Merck & Co has reaffirmed its intention to continue developing treatments for a broad range of cardiovascular disorders, at a time when fellow drug giant Pfizer has announced plans to pull out of such research.

Merck reiterated its commitment to heart drugs ahead of the American Heart Association conference in New Orleans, and in a year that marks the 50th anniversary of the launch of its first major treatment for cardiovascular disease. Richard Pasternak, vice president of cardiovascular clinical research at the firm, said “what we're doing today and in the future will help us to deliver another 50 years of innovation".

The company suffered a setback in the field earlier this year after the US Food and Drug Administration has issued a not approvable letter for MK-0524A (extended-release niacin/laropiprant) for the treatment of primary hypercholesterolemia or mixed dyslipidemia. However, the compound has been approved in Europe, where it is marketed as Tredaptive.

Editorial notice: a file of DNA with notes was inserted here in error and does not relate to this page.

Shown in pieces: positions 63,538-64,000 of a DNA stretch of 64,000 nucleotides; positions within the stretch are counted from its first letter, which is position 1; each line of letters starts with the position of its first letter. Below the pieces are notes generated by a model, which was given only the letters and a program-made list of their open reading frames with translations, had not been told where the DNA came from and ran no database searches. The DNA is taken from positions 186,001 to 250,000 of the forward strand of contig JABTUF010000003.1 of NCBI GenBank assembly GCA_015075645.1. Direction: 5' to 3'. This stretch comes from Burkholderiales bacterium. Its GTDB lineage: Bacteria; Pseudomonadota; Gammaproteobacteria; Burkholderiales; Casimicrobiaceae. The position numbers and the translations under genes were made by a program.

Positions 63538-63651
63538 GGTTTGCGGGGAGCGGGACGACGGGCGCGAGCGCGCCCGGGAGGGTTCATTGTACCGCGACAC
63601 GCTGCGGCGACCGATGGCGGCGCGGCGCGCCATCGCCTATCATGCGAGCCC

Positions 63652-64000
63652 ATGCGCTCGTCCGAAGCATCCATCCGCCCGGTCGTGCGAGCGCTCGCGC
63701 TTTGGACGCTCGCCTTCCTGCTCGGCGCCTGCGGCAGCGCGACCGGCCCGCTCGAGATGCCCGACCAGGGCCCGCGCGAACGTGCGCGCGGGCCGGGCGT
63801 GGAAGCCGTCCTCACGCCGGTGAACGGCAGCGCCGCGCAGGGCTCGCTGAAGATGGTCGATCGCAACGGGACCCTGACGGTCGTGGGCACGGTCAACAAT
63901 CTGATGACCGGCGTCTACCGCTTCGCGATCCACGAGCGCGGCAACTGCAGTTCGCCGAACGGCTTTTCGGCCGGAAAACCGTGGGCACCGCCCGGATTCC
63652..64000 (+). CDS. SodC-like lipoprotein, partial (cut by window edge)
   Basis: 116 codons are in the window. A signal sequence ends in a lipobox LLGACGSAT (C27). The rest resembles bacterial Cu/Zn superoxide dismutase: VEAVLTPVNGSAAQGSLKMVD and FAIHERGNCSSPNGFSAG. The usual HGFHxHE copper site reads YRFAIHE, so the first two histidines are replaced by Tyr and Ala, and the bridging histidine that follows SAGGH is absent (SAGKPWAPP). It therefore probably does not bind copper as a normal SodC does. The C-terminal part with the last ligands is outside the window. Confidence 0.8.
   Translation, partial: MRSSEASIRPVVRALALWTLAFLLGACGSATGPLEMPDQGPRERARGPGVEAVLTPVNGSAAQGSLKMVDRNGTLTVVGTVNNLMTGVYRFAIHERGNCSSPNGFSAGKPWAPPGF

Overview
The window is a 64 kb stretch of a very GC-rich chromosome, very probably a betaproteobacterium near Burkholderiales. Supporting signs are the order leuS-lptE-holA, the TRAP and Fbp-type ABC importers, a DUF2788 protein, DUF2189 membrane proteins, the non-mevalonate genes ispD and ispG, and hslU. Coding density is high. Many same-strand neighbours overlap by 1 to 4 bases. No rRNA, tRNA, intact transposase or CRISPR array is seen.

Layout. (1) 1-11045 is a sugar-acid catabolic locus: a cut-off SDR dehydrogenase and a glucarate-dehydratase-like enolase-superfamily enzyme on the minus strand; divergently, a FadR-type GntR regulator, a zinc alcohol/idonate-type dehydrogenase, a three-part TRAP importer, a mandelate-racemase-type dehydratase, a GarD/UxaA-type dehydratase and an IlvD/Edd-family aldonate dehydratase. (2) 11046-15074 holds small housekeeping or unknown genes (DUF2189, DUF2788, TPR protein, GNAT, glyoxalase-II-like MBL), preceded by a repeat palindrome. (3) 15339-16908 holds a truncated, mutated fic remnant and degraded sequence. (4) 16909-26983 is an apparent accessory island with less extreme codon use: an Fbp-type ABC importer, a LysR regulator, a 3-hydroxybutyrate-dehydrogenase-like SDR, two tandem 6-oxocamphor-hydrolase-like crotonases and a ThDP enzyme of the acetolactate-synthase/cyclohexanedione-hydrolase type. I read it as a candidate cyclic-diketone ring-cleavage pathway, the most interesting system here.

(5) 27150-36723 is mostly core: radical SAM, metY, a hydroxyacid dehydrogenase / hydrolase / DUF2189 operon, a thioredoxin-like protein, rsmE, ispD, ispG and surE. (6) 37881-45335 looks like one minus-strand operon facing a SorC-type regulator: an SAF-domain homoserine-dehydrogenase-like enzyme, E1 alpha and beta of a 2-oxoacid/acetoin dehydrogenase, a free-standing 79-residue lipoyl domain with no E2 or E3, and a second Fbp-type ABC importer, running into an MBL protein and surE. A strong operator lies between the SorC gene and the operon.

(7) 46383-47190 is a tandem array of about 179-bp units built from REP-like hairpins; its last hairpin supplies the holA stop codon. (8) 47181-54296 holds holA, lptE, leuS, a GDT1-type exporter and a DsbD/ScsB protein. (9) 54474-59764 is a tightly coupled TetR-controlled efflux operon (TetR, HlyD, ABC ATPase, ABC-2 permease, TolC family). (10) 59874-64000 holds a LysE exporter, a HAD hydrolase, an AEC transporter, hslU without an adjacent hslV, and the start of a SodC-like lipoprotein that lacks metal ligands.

He noted that the company “has more than 1,200 scientists and employees dedicated to fighting heart disease” and eight new drug candidates in cardiovascular R&D for diseases such as heart failure, hypertension, the metabolic syndrome and dyslipidemia. Dr Pasternak added that collaborations with external partners, “wherever in the world, are an integral and essential part of our long-term business and research strategy" and the firm’s record in cardiovascular care “has made Merck a preferred partner for years – a status we intend to retain".

At present, Merck has collaborations with Actelion (hypertension) Advinus Therapeutics (metabolic syndrome) Arena Pharmaceuticals (lipid management) and NicOx (antihypertensives).

Merck’s announcement comes a month or so after Pfizer announced that is to abandon early-stage research on heart drugs and put its R&D focus on other areas such as oncology and diabetes.